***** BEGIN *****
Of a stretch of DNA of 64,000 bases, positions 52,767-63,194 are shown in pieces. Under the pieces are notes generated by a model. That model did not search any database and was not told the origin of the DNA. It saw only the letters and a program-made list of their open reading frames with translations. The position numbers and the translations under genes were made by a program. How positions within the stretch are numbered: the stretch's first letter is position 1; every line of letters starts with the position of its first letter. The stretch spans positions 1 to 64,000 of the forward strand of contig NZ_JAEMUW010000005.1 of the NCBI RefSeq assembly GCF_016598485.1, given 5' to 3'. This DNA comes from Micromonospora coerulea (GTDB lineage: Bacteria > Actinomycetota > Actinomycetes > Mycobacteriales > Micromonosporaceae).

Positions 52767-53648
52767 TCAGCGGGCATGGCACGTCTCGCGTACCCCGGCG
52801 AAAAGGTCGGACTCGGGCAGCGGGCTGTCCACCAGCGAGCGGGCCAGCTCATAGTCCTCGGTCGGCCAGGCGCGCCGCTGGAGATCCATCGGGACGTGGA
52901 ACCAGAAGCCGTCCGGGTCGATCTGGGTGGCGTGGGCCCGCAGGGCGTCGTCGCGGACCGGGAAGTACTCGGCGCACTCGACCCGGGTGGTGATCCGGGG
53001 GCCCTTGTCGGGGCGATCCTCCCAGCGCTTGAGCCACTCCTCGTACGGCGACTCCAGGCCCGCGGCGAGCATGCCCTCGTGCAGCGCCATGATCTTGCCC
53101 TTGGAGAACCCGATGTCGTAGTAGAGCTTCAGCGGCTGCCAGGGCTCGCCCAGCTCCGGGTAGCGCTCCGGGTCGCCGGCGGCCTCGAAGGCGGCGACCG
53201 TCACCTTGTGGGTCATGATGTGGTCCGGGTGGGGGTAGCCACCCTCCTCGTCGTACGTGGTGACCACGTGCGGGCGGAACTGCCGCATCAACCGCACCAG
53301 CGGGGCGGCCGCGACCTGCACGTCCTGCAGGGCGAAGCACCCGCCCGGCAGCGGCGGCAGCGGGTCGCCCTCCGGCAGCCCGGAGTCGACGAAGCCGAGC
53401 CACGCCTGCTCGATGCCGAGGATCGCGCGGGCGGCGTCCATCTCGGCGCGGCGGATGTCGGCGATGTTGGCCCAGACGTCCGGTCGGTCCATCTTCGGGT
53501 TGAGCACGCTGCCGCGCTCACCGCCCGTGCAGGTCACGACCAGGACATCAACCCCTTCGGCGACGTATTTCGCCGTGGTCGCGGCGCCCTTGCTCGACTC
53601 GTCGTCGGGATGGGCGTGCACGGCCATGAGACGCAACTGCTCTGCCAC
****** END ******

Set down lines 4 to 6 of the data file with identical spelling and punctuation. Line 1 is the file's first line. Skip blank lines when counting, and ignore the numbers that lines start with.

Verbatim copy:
52801 AAAAGGTCGGACTCGGGCAGCGGGCTGTCCACCAGCGAGCGGGCCAGCTCATAGTCCTCGGTCGGCCAGGCGCGCCGCTGGAGATCCATCGGGACGTGGA
52901 ACCAGAAGCCGTCCGGGTCGATCTGGGTGGCGTGGGCCCGCAGGGCGTCGTCGCGGACCGGGAAGTACTCGGCGCACTCGACCCGGGTGGTGATCCGGGG
53001 GCCCTTGTCGGGGCGATCCTCCCAGCGCTTGAGCCACTCCTCGTACGGCGACTCCAGGCCCGCGGCGAGCATGCCCTCGTGCAGCGCCATGATCTTGCCC